The Nonfiction Imagination and the Infinite Screen
Tuesday, February 26, 2013 - 7:30pm
Timken Lecture Hall

This installment of the Infinite Screens Talk Screens takes place at
California College of the Arts
Timken Lecture Hall
1111 Eighth Street
San Francisco, CA 94107

Free and open to the public.


Film in the 20th Century was to a great extent defined by scarcity. Moving images were primarily seen in theaters or broadcast television and home video. Production and distribution costs made access difficult to impossible for those who wished to explore non-commercial uses of the medium.

Film at the dawn of the 21st century is defined by the near elimination of scarcity and the proliferation of infinite screens on which moving images may be seen. A mobile phone is the ticket to video production. An internet connection provides access, with varying degrees of legality, to practically any moving image work ever made, at no additional cost, in formats that can be viewed in contexts completely outside the control of the original makers – contexts that can change or even negate the original meaning of the work. The proliferation of image production and consumption is also changing the way we experience every aspect of life, from politics to poetry, from our perception of reality to the means through which we seek understanding of – or respite from - the pressures of everyday life.

The Way Beyond Art: Infinite Screens examines artistic responses to our media-framed world as well as the challenges artists and exhibitors must grapple with in this accelerated media landscape.

Filmmaker Werner Herzog’s Hearsay of the Soul serves as the exhibition component to Infinite Screens. Herzog resurrects the work of Dutch Golden Age painter and printmaker Hercules Pieterszoon Seghers as cinematic projections in a five-channel video work with a musical score by composer Ernst Reijseger. In conjunction with the exhibition, weekly talks and panels featuring CCA Faculty and bay area artists and programmers will examine issues surrounding moving image work in the age of infinite screens.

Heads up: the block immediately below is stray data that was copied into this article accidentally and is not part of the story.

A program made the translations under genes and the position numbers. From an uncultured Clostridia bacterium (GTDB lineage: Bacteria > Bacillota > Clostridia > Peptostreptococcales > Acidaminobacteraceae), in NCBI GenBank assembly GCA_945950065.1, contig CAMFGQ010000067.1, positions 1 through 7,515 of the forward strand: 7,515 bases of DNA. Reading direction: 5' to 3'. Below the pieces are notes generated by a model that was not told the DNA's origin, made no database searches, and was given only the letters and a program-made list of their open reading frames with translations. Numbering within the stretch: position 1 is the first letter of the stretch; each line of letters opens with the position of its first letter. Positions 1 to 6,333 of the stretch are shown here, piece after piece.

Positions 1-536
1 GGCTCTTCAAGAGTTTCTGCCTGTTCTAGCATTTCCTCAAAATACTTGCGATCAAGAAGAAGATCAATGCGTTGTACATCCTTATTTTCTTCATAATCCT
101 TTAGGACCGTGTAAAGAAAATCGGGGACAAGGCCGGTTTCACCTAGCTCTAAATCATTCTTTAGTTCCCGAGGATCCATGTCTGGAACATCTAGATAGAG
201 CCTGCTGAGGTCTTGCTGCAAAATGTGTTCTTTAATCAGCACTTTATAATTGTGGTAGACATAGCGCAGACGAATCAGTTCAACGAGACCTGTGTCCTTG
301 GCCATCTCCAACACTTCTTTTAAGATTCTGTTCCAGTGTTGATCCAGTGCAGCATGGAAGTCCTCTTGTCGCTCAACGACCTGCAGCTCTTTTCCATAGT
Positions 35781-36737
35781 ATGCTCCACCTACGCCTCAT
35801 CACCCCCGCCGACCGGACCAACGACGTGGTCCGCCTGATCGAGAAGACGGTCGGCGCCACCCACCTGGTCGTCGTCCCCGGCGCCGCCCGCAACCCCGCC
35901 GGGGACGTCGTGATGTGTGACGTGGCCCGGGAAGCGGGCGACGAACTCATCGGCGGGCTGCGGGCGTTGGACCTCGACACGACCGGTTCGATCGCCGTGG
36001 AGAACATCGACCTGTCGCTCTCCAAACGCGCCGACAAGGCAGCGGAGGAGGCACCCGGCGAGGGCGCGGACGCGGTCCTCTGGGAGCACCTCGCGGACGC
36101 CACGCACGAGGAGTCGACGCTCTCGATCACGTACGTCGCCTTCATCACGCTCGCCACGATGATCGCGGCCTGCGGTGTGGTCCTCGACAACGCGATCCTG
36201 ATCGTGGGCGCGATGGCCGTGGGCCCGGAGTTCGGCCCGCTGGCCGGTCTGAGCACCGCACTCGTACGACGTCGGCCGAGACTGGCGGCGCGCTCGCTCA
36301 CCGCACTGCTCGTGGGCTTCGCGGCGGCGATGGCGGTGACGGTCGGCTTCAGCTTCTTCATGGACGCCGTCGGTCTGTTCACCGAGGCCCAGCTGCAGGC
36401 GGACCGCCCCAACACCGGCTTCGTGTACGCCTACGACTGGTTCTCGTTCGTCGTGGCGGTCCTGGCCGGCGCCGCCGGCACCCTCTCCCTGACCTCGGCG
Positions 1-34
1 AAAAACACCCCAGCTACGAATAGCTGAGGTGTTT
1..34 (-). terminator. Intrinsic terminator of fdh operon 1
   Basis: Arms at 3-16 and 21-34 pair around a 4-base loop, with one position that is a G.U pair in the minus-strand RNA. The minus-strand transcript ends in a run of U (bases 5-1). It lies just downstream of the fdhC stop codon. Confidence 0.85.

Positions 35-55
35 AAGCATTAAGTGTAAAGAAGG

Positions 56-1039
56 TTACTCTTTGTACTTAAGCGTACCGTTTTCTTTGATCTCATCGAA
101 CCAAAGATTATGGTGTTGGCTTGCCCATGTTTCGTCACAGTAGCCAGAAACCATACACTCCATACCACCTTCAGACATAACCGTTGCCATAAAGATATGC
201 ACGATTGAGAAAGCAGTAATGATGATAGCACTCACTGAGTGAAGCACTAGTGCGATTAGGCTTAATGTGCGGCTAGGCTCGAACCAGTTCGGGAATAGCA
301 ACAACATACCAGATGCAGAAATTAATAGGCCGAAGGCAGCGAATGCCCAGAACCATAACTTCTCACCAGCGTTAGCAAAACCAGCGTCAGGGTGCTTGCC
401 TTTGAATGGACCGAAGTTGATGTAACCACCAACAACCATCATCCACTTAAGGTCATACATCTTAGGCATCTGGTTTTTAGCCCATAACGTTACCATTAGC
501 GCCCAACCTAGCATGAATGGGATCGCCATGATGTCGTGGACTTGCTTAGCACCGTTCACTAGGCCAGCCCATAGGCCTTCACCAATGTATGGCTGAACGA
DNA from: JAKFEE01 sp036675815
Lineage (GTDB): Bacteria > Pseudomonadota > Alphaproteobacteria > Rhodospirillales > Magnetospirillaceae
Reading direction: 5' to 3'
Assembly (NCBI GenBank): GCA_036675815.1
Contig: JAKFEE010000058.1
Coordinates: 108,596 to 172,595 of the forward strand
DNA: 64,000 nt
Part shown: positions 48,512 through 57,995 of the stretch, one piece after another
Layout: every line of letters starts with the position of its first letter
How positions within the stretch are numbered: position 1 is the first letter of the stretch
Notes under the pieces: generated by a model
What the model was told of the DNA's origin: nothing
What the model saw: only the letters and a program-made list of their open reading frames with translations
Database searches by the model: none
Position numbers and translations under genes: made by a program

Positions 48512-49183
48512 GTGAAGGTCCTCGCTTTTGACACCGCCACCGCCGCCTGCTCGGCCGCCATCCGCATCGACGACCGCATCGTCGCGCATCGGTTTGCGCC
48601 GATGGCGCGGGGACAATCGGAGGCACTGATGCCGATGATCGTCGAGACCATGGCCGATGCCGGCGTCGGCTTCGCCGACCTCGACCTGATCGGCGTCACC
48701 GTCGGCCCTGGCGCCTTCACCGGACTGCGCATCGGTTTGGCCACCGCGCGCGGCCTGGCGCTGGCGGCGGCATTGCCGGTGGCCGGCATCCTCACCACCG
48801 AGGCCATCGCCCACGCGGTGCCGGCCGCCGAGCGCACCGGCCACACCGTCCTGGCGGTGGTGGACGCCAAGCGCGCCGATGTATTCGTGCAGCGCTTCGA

Finley + Muse: The Nonfiction Imagination and the Infinite Screen
Finley + Muse will present media projects that utilize non-fiction materials to consider how technological developments and representational imagery have expanded the notion of cinema, installation and social engagement in contemporary art practice.


All talks begin at 7:30 PM
*Please note the change in schedule below.

Panel Discussion: Time Capsules: Creating and Exhibiting Cinema in the Age of Infinite Screens
CCA Interim Film Chair Brook Hinton moderates this panel of artists and programmers who will discuss challenges and strategies related to making, exhibiting and distributing moving image work in a continously evolving “extra-theatrical” media landscape.

Lynn Kirby: The Gift of Time
CCA Film and Graduate Fine Arts faculty member Lynn Marie Kirby examines how works of cinematic art today have moved beyond the classical use and understanding of cinematic time to open ended digital structures of time that "cut against the grain of human temporal ratios." These new forms of working in time extend human perception of time. Kirby will show examples of contemporary artists' work as well as her own.

Brook Hinton: Lost (and Found) In Translation
The language of film and video has developed in response to specific physical qualities and constraints of the media used and the context of its exhibition. In an age of infinite screens, the very foundation of film language and aesthetics must be re-examined. Hinton will discuss the resulting challenges and opportunities filmmakers and media artists now face.